3. Unless ancient Syrians were a lot more prudish than any other humans before or since, I wouldn’t be so hasty to rule out double-entendres surrounding anything having to do with, er, flautistry.

  4. Sadly I suppose I can expect no connection to Bubo bubo the Eurasian eagle-owl?

  5. David Eddyshaw says

    J N Adams’ indispensable The Latin Sexual Vocabulary (which doesn’t pretend to be exhaustive but is pretty comprehensive) perhaps rather surprisingly records nothing relating to flautistry at all.

  6. I presume the Aramaic word is the source of Arabic أُنْبُوب ‘unbūb “pipe”…

  7. David Marjanović says

    A far cry from flute girls?

    Why? Flutes are hollow.


    So named for making [u], I’m afraid. Same in German: Uhu.

  8. Chicory plants have hollow stems. Perhaps simple flutes can be made of large enough chicories?

  9. Trond Engen says

    Yes, surely, with two so singular words being homonyms, the default assumption should be that they are one and the same — or at least parallel derivations from the same *ambub(a). Here we even have a plausible semantic connection.

    Also, it looks as though it might have come to Latin through some other language. Greek?

  10. As for the meaning “chicory” of Latin ambubaia, Ernout and Meillet suggest the following in their etymological dictionary of Latin:

    Ainsi appelée sans doute par mauvais jeu de mots : intubus, intibus rapproché de tībia et par là de ambūbāia.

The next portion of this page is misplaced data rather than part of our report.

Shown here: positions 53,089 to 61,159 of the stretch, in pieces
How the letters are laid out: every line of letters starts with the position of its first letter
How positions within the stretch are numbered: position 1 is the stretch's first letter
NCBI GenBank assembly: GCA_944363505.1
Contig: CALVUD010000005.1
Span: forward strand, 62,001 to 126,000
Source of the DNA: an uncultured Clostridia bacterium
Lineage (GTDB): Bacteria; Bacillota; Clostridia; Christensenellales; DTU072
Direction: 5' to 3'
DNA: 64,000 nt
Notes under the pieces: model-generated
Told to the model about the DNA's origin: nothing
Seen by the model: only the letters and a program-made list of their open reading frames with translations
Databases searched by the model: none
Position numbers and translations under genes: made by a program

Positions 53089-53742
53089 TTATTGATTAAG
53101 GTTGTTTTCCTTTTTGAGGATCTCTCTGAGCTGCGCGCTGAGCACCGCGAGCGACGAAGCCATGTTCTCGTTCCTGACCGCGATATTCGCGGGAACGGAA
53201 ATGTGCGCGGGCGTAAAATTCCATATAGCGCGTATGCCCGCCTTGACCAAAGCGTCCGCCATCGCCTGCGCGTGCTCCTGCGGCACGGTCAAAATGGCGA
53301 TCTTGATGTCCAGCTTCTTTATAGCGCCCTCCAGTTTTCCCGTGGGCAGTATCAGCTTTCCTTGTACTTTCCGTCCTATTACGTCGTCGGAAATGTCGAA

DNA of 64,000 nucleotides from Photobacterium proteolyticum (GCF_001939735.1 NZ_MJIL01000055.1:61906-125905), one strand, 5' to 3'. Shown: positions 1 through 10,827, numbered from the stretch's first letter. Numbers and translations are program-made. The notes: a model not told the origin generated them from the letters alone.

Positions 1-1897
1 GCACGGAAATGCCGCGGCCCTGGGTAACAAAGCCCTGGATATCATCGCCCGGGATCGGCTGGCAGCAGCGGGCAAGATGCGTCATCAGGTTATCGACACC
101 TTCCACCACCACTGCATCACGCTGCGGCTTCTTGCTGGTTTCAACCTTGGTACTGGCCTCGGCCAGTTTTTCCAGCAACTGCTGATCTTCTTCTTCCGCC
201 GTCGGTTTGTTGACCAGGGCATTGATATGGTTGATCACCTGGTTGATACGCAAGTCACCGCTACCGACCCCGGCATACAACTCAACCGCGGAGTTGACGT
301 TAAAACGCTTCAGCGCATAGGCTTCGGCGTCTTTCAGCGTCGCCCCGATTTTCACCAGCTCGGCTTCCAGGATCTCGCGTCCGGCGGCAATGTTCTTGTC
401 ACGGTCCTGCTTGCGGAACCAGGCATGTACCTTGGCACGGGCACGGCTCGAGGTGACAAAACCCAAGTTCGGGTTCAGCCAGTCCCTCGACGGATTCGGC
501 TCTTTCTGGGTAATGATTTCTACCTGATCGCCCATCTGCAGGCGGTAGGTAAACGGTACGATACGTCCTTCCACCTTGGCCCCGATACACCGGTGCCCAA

“Doubtless so called through a bad play on words: intubus, intibus [chicory] likened to tībia [aulos] and from there to ambūbāia.”

    As for the phonetic shape of the Latin word, the usual form of the word for “pipe, reed, ‘flute’ (Greek aulos, Latin tibia)” in most older varieties of Aramaic is absolute ˀbwb, emphatic ˀbwbˀ (to be read ˀabbūḇ, ˀabbūḇā, with spirantized ). The variant ˀmbwb with -m-is attested in Christian Palestinian Aramaic, but scantily. However, variation between voiced geminate stops (‑DD‑) and clusters of nasal and oral stop (‑ND‑) among Aramaic varieties is well-known: for a nice example, consider the name of the Mandaeans, from Mandaic manda, “knowledge, intelligence”, and also Biblical Aramaic מַנְדְּעָא mandˁā, beside Syriac ܡܕܥܐ maddˁā (as well as Hebrew מַדָּע maddāˁ, with similar phonology). The Latin ambubaia appears to reflect a nisba (adjective of relation or pertinence) *ˀambūbāy‑ “(the one) of the pipes” derived from ˀabbūḇ. More precisely, it looks like the feminine singular absolute *ˀambūbāyā.

  11. Fascinating, thanks!

  12. AniOhevYayin says

    Porphyrio’s (2nd century Latin grammarian) Horace commentary indicates,as Adams noted, that he didn’t really know–nonnulli…syra lingua putant dici, “some think that flute girls are called ambubaia in the Syrian language.” It’s tempting to think that the mem in ambubaia reflects a western Aramaic spelling, since the word without a mem is in the eastern Aramaic dialects of Syriac and Jewish Babylonian Aramaic; however, Mandaic retains the mem as well.

  13. I don’t know if this helps, but in Burton’s “Anatomy of Melancholy” (part 3, sec. 2, memb. 1, subs. 2), he refers to “Ambubaias,” which his editors define in a bracket as “Dancing-Girls” (Dell and Jordan-Smith ed.,1927).

  14. Interesting, thanks!